Janice Binkley-Cole handed what looked like a makeshift lacrosse stick to Tristan Cole and watched her smiling 10-year-old son head onto a practice field. From the time he left the sideline until he returned about 10 minutes later, Tristan's feet never touched the ground.
That's because Tristan plays polocrosse, and in his sport, he doesn't walk, jog or run. He rides a pony.
Tristan faced a rather stiff challenge during Wednesday night's practice, though. He was the only player on a pony; everyone else on the field — ranging in age from 13 to 56 — was big enough to ride a horse.
Still, he was undeterred while playing the game that fits its name: It looks like lacrosse on horses. Tristan constantly chased the action aboard Cherokee, trying to scoop the ball and help his team score on the 8-foot-wide goal marked by two tall white sticks.
“That's the thing about kids, man — they don't care,” said Ryan Trueblood, the Bay Area Polocrosse Club coach and a former U.S. World Cup player. “They are fearless.”
Allowing youngsters to compete against adults is part of what makes the sport, and the 22-member Bay Area Polocrosse Club, special, Trueblood and club president Linda Harris said.
In polocrosse, players are ranked from the most highly skilled A Division down to the E Division, and they compete in their skill classification regardless of age. So when members of the Bay Area club compete in the tournament at Bucks County Polocrosse Club's ninth annual tournament in Warwick on Labor Day weekend, everyone will be able to play.
“It's really a family sport,” Harris, 52, said. “Before, when my daughter was doing pony club and other stuff, it was all about them riding. But in American polocrosse, you can be any age and play, so I started riding again and playing.”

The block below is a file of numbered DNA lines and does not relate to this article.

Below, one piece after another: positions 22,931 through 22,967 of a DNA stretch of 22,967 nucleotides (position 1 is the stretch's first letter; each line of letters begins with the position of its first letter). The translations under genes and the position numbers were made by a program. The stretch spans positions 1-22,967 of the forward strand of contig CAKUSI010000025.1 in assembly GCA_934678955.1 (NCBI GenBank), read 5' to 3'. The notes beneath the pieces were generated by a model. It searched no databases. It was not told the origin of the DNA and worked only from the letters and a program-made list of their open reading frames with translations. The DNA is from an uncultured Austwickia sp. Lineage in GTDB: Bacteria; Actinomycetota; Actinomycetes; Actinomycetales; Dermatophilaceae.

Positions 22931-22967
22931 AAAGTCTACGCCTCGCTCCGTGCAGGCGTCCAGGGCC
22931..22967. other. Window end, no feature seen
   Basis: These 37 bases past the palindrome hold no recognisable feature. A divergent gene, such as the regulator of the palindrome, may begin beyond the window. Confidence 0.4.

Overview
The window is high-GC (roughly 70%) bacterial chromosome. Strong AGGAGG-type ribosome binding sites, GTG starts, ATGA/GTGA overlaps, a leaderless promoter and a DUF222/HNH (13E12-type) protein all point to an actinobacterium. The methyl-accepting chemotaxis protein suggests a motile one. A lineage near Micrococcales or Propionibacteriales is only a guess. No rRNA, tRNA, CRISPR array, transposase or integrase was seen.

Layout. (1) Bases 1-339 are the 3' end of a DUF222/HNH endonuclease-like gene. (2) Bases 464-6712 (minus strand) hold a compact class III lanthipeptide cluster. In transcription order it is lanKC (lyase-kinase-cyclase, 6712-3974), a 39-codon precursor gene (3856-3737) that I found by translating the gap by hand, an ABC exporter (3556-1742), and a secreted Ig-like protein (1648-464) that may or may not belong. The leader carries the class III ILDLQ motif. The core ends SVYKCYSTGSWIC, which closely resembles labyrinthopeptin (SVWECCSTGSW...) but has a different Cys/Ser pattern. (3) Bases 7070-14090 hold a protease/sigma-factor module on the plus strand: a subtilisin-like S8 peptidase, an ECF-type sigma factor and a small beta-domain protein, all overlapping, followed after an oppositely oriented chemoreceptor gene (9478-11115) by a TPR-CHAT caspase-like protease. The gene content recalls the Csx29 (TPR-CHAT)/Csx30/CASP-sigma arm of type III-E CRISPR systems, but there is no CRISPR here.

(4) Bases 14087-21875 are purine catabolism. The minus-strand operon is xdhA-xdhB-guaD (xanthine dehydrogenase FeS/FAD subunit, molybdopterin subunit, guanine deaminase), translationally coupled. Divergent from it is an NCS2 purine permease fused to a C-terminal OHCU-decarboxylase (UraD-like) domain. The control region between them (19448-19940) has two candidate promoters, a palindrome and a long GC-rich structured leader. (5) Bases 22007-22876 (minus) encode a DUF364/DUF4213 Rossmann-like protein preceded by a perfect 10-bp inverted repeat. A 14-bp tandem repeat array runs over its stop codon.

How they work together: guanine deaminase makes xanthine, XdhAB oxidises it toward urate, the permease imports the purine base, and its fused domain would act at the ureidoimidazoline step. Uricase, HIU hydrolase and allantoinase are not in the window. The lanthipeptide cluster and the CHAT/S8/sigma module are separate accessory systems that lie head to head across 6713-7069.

The Bay Area Polocrosse Club practices twice a week on the field in Prince Frederick in Calvert County, and about once a month, it competes with the nearby Bucks County and Sugarloaf Mountain clubs. Most of the players own the horses the play on, so they bring them along for the competitions.
And once every few months, the group competes in a larger tournament, such as the one sponsored by the Bucks County club next week. The Bay Area club hosts a tournament, the Blue Crab Classic, each June, and members will travel to North Carolina in early October for a national tournament.
The driving force behind these tournaments is the camaraderie among the clubs.
“As competitive as it gets on the field, everybody gets off the field and hugs,” Trueblood said, “and gets together at night for a big dinner.”
There's also a common goal to get younger players, like Tristan, involved in the sport.
It's not all that difficult to pick up, Harris said. Each team has three players on the field at one time, each marked with a No. 1, 2 or 3 on his or her jersey. To ensure that the field isn't too congested, the player wearing No. 3 is the only offensive player allowed within 30 yards of goal. The players wearing No. 2 act like midfielders, and those with No. 1 are defenders.
Other than that — and, of course, the inclusion of horses — the sport resembles lacrosse. Players carry rackets that resemble conventional lacrosse sticks, and they scoop the ball and pass to teammates.
Jess Russell, a 15-year-old Calverton High student who used to play lacrosse, said there are plenty of similarities between the sports.
“There's cradling and picking up the ball and catching that are the same,” she said.
The lacrosse-specific skills helped attract Russell to polocrosse, as opposed to polo. Another difference between those two sports is that polocrosse also highlights the horse's skills.
Polocrosse players horse around with a variation to lacrosse
Riders young and old catching on to sport that was invented in Australia in the 1930s
Polocrosse combines elements of polo and lacrosse. (Karl Merton Ferron/Baltimore Sun video)